In fact, a few Ethiopian digital media start-ups have complained about Internet speed and connection. Besides, access can be a tricky notion in a developing country context because those who are not online can learn about everything that is taking place online by sharing Internet one-to-many with their colleagues and families. This is not similar to a WiFi access or sharing but a very traditional way of sharing that is similar to sharing or recycling a hot off the press purchased by one person among the family members and the neighbourhood. Nonetheless, we cannot equate such a form of access to usage.
Second-level divide is the other obstacle to the Ethiopian digitalization process and the digital media scene. Although there are a growing number of ICT and online journalism graduates coming out as technical experts and communicators, the depth of knowledge and availability of these personnel does not meet the market demand. Of all the media types, it is digital/satellite television that is mushrooming with more than a dozen YouTube-based and satellite transmitted TV channels launched within the past few years. Nevertheless, there are noticeable gaps in professional digital content as well as usage. My own research experience has shown that a very small number of Ethiopian digital journalists and online rights activists have received digital security training.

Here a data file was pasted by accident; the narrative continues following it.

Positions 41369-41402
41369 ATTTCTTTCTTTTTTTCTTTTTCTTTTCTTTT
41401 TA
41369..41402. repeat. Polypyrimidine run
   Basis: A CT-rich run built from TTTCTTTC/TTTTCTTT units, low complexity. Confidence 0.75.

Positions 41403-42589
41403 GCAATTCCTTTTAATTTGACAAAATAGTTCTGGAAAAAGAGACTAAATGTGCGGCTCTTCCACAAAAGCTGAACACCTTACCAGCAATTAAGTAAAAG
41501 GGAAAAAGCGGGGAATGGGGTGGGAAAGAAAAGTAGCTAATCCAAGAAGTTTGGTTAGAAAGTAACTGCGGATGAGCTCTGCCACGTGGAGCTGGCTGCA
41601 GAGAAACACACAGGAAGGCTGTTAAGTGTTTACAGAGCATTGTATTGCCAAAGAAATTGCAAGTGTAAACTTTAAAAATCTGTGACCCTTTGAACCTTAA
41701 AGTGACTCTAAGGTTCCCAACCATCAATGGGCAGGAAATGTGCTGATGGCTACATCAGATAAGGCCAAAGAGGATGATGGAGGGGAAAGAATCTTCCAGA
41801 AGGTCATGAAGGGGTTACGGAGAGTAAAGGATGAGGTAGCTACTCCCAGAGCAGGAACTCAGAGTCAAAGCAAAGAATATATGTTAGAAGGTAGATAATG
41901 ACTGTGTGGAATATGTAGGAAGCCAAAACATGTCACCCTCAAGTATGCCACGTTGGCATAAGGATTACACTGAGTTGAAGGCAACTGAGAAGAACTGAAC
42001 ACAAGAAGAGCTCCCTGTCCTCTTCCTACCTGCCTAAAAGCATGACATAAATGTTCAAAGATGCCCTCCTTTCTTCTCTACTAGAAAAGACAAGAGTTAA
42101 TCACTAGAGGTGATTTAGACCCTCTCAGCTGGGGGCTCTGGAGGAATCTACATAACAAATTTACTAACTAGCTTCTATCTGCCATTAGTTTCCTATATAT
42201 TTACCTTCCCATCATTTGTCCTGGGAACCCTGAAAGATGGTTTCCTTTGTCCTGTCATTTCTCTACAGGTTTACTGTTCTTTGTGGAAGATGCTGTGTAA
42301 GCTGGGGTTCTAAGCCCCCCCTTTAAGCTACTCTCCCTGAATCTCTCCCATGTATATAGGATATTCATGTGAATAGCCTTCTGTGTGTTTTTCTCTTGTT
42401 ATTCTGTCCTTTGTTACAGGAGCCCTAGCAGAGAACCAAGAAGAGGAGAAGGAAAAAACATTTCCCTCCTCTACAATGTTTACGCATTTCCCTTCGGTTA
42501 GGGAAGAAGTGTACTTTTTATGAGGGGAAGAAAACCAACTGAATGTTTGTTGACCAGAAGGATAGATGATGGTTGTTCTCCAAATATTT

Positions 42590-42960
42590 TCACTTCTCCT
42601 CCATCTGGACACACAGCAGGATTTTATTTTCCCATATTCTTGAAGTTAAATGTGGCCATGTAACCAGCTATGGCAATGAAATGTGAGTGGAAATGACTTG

Probably, it is the third-level divide that we cannot definitively assess in the Ethiopian context by observation. Yet, the few digital media entrepreneurs and media outlets have reaped financial benefits from access to the Internet, where the media outlets amassed millions of Ethiopian Birr through mainly advertisement, website and YouTube clicks. The audience, of course, has become more informed and knowledgeable as it has access to several new media outlets but qualifying the positive and negative effects on the behaviour and decisions of the audience due to these new digital media can only come after thorough and robust research.